Tuesday, November 24, 2009
For years I have half-joked that if we want to solve the governance problems in Iran, Iraq, Afghanistan or any other backwards, belligerent country all we need to do is entice and enable all those nations' women to watch Oprah Winfrey. After such exposure, I surmised that the political scenario would change for the better, pretty damn fast.
Well what do you know? In reading SuperFreakonomics (SF) by Levitt & Dubner, I discovered that a very similar phenomenon actually occurred in India, of all places. It turns out that India (and China) are relatively inhospitable or even, downright cruel to women. Female fetuses are commonly aborted, and the prospects for those that survive are often grim. The Indian culture deprives women of higher education, tacitly supports wife-beating and generally, treats women in a sub-human manner. This doesn't happen everywhere in India but it manifests itself frequently enough to be well-known.
In SF they tracked areas where the situation had improved markedly for women and SF's findings traced the changes to television. It turns out that Indian villages obtained TV coverage and TV sets at different times. Those locales where TV became available showed dramatically better results with respect to a woman's treatment and human rights. I don't know if Oprah is on the air in India, but it seems that exposing people to what exists outside their enclaves does indeed foster behavioral changes in society...you can read the statistics for yourself in SF (incidentally, I really like the book.)
So if all this about India is true, and even making allowances for the fact that it is a democratic country, I think that if we plugged women in the Middle East into conduits like TV and the Web, that good stuff (by our standards) is bound to happen.
Periodically we have gone to war with troublesome nations like Vietnam, Afghanistan and Iraq, yet we pay little attention to the underlying sentiments that pervade the local population. We lost the Vietnam war simply because we did not understand how to oppose an enemy who hit, ran and used the countryside/local population as camouflage. Similarly, we do not comprehend Iraqis or the Afghans and we largely ignore their customs and tribal nature. After more than a decade of bellicosity, the Soviets were unable to conquer Afghanistan so what gives us the notion that we can do any better?
My Oprah quip is just a trivial expression for what I believe is needed in the Middle East. You can bet that when Obama soon explains his war escalation and exit strategies, he won't mention anything like educating the locals in western ways, using TV and media propaganda. Yet if it works in places like India, then isn't it worth a try in Iraq and Afghanistan?
Monday, November 16, 2009
Sorry that I have been absent for a while. Some medical problems got in my way but things are getting better now.
In the meantime, I have noticed that world affairs continue to deteriorate, and in the United States, issues such as unemployment, the Middle East wars, state and local financial troubles and such have reached disastrous proportions. In the link below, Bob Herbert, a NY Times columnist whom I admire greatly, explains rather pointedly how the unemployment situation has hit condition RED for those who are less than privileged, and especially those who aren't fortunate enough to work on (proverbial) Wall Street.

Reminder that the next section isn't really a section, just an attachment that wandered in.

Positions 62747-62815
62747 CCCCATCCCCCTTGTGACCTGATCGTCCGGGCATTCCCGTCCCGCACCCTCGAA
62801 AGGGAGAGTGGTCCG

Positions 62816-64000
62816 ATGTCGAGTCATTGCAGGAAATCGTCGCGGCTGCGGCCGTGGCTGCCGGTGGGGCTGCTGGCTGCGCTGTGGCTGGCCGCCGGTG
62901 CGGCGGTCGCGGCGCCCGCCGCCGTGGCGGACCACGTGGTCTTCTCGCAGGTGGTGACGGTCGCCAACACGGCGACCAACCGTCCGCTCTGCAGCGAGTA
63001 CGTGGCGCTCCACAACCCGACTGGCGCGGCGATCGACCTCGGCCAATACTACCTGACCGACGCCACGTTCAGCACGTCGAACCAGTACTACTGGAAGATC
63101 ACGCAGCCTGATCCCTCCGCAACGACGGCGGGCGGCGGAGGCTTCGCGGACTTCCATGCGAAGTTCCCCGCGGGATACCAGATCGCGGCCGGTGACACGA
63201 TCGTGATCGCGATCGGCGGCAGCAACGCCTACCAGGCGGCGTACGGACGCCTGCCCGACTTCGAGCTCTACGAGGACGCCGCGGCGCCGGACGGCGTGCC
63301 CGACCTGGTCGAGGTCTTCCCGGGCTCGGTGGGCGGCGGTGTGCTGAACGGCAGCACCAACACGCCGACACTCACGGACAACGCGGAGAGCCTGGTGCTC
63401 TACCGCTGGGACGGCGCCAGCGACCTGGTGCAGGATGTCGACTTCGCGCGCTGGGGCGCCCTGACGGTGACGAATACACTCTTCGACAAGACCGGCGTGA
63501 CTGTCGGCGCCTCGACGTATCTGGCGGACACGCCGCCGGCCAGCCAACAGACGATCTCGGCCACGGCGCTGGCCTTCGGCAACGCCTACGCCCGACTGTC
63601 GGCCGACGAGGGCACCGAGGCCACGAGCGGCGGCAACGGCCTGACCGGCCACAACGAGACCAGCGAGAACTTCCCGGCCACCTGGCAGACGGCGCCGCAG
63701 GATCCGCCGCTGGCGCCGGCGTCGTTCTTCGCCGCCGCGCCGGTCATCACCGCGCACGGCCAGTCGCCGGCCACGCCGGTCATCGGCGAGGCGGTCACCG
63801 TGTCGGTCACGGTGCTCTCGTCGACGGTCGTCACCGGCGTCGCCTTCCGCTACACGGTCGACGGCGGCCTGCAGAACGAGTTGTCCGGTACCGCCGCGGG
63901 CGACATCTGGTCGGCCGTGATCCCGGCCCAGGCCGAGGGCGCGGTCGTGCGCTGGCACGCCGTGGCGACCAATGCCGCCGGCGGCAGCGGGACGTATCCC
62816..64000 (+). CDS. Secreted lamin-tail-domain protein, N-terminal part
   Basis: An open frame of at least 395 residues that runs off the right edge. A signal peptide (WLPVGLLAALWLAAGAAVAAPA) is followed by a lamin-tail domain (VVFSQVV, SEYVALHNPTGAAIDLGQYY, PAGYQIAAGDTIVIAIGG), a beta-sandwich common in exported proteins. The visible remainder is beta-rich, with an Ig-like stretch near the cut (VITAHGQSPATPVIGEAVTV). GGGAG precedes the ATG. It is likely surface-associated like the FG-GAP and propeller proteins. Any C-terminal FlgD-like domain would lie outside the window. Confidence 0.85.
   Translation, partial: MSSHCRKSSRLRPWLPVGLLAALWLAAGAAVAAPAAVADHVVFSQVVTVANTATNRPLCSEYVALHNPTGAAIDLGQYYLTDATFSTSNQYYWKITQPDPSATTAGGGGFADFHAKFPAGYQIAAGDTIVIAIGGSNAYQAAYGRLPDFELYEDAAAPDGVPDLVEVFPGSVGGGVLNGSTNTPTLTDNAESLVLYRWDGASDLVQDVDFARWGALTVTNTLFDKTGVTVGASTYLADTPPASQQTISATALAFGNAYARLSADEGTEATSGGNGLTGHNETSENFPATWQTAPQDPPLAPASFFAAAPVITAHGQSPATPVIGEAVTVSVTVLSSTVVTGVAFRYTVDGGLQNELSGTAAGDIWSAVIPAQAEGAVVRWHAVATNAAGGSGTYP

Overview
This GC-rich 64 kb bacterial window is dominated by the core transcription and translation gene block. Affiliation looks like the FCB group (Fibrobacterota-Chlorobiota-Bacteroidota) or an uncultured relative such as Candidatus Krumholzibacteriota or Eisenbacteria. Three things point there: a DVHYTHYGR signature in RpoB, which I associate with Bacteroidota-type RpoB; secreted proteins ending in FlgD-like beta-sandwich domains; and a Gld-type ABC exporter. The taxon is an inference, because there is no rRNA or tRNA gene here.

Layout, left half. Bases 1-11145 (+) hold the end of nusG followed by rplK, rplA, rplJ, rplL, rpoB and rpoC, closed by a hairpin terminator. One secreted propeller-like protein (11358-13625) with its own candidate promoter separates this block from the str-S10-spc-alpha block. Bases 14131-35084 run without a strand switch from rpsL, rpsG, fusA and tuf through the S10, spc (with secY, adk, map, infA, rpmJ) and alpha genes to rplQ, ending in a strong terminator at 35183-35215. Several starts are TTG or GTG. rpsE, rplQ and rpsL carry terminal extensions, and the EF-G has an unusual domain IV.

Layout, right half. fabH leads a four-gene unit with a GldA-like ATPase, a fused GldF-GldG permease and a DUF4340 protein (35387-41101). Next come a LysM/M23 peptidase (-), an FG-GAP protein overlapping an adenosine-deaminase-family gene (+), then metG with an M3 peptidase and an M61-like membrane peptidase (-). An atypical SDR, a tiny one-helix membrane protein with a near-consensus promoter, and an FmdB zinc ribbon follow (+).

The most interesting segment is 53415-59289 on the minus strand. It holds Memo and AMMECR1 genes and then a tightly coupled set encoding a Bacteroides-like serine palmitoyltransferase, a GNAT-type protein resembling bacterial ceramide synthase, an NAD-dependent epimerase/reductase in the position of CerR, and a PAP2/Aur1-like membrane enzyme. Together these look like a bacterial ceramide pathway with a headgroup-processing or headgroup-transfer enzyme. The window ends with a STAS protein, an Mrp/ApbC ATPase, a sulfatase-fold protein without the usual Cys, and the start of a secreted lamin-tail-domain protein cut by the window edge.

The financial community would have us believe that the salad days are here again, but who ever heard of the Dow topping 10,000 and gold besting $1,000 per ounce at the same time? Intuitively, that spells trouble to me. Meanwhile, the ill-conceived war efforts in Iraq and Afghanistan now look like they will take decades to bear the fruit we are seeking, provided that we have the fortitude and resources (money and personnel too) to persist, and this seems highly unlikely.
Our politicians from Washington to Chicago are lost in rhetoric and in a non-winnable race to the bottom. Municipalities are looking to monetize their infrastructure by selling off things like parking rights, tax items and even bridges. I pity both the cities and the financial organization who are participating in this chicanery; the money the local establishments receive has already been spent and it is beyond me how anyone can achieve a long-term profit from 70-100 year leases on all this stuff.
Do I have any answers? Not really. That's why I use a hurricane as the graphic for this post; it is the most powerful force on earth and it is unstoppable. I am afraid that this is precisely what we are facing in a social context. Perhaps the United States can borrow from Germany's playbook, or even China's since in both countries, they have managed to resume (paltry) growth and preserve jobs, although they both have other problems (China=pollution, Germany=economic stagnation) with which to contend; but in the USA, we don't have the gumption to upset the political status quo. If what I am writing about here is even moderately correct, then next year's elections will devastate incumbents, and without a better Middle East war strategy (stop the fighting) and a concerted effort to resurrect jobs for the many disadvantaged, Obama and his entire Washington crew will end up confirming that they are the feckless ideologues that I believe they are. My biggest fear is that even with the best practices, wonderful innovation (currently stifled) and terrific luck, it will still take ten years or more to pull out of this mess.
Geez this really sucks?!
Here's the link to Bob Herbert's article: